7 But God also arranged for a worm! The next morning at dawn the worm ate through the stem of the plant so that it withered away. 8 And as the sun grew hot, God arranged for a scorching east wind to blow on Jonah. The sun beat down on his head until he grew faint and wished to die. “Death is certainly better than living like this!” he exclaimed.
Jonah faces God’s freedom — Henri Lindegaard, 2003.
9 Then God said to Jonah, “Is it right for you to be angry because the plant died?”
“Yes,” Jonah retorted, “even angry enough to die!”
10 Then the Lord said, “You feel sorry about the plant, though you did nothing to put it there. It came quickly and died quickly. 11 But Nineveh has more than 120,000 people who cannot tell right from left—or right from wrong— not to mention all the animals. Isn’t it right for me to have pity for such a great city?”
“More helpful than all wisdom is one draught of simple pity that will not forsake us.”
–George Eliot (1819-1880)
Matthew 12:38-41 (ESV)
Then some of the scribes and Pharisees answered him, saying, “Teacher, we wish to see a sign from you.” But he answered them, “An evil and adulterous generation seeks for a sign, but no sign will be given to it except the sign of the prophet Jonah. For just as Jonah was three days and three nights in the belly of the great fish, so will the Son of Man be three days and three nights in the heart of the earth. The men of Nineveh will rise up at the judgment with this generation and condemn it, for they repented at the preaching of Jonah, and behold, something greater than Jonah is here.
HERE is “Wonderful, Merciful Savior” by Selah. This is one of those songs that always brings tears to my eyes — that the Lord would be so wonderful, and so merciful, to us!
Oh, most wonderful, merciful God!
We pray that you would make us like the Ninevites,
that when we hear your message of conviction,
we would repent of our evil ways,
and confess our sins, and turn to you.
For you are a God who is gracious and compassionate,
slow to anger and filled with unfailing love.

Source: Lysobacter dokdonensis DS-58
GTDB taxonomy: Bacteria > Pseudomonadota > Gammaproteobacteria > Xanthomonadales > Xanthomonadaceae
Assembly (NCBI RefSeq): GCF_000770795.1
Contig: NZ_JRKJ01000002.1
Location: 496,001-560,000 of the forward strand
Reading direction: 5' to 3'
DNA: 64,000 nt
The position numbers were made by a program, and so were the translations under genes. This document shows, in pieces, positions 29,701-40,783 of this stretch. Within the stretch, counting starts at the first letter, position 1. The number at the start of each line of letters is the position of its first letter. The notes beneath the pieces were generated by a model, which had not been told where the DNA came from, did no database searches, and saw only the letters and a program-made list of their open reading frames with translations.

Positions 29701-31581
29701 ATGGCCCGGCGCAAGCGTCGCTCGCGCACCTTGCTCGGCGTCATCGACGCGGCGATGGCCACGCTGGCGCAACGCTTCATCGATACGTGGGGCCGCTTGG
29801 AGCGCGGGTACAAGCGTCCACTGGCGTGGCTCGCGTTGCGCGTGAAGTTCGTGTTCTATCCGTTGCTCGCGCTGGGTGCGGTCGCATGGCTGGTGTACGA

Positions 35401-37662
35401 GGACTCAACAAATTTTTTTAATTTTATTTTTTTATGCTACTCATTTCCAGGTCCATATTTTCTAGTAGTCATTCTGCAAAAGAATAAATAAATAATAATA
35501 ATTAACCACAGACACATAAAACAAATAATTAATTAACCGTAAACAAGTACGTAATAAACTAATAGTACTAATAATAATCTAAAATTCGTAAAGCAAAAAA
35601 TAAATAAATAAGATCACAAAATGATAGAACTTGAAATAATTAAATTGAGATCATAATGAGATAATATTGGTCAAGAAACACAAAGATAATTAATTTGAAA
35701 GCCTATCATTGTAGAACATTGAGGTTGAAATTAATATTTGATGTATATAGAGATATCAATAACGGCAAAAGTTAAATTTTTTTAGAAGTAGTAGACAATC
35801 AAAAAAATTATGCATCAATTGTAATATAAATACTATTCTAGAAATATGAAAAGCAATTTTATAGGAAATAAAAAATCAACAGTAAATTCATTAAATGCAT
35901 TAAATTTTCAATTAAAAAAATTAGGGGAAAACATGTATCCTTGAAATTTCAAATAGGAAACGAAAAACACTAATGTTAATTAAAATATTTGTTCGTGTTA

We pray that you would make us like the sailors,
that when we see your mighty deeds,
we would worship you and praise you
and renew our commitment to serve you.
For you are the Lord, the God of heaven,
who made the sea and the dry land.
We pray that you would make us like Jonah the second time,
that when we hear your call,
we will obey immediately and faithfully,
willing to go and proclaim the glory of your name,
eager to see your grace working even through us.
For you are the God with power to save;
salvation comes from you alone.
We pray these things in the name of the One who is greater than Jonah, the One whose name is high and lifted up, above every other name, even Jesus Christ, our Lord. Amen.
The Journey with Jonah is one of my favorite books! Written by Madeleine L’Engle (who won the Newberry Award in 1963 for A Wrinkle in Time–another one of my favorite books!), this delightful retelling of the Jonah story is actually a play. Jonah is the only human, and he is accompanied by many animals who engage the crabby prophet in conversation about his choices. L’Engle’s amusing characters and their insightful thoughts make this wonderful story of Jonah even more engaging!
It is also a treat to actually produce! When I lived in South Korea I directed it for our congregation. Costumes were so much simple fun: The rat family came with little ears glued on headbands and long tails. The whale wore a gray Members Only leather jacket. The blue jay was loaded down with costume jewelry. You get the idea. So now–do yourself a favor and find the book for your own enjoyment!
New Living Translation (NLT) Holy Bible. New Living Translation copyright© 1996, 2004, 2007 by Tyndale House Foundation. Used by permission of Tyndale House Publishers Inc., Carol Stream, Illinois 60188. All rights reserved.